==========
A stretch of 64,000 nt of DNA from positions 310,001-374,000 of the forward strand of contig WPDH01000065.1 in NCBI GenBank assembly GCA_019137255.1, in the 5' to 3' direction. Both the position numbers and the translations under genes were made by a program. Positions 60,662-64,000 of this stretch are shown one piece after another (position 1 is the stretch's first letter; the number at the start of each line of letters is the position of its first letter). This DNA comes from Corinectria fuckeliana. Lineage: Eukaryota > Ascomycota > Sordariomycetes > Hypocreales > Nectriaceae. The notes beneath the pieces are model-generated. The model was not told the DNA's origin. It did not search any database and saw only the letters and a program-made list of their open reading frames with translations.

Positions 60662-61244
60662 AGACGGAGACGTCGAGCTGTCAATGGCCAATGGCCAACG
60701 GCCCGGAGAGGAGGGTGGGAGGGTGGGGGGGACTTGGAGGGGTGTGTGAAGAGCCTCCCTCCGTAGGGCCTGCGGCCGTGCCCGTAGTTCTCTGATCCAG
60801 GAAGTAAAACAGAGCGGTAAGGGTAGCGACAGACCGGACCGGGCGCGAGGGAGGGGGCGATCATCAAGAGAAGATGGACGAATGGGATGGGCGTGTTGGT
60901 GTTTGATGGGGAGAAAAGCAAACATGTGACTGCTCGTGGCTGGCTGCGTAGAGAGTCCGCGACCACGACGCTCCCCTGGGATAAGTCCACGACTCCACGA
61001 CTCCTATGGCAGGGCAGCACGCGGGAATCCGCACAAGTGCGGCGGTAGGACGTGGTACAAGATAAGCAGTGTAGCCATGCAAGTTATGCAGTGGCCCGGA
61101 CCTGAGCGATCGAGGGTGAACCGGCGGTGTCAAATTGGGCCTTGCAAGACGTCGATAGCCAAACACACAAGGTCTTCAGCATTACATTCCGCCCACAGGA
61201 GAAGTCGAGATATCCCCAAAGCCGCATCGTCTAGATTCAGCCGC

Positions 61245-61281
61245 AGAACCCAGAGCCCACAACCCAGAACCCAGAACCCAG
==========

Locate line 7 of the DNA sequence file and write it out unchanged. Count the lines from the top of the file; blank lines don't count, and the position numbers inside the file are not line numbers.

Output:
61001 CTCCTATGGCAGGGCAGCACGCGGGAATCCGCACAAGTGCGGCGGTAGGACGTGGTACAAGATAAGCAGTGTAGCCATGCAAGTTATGCAGTGGCCCGGA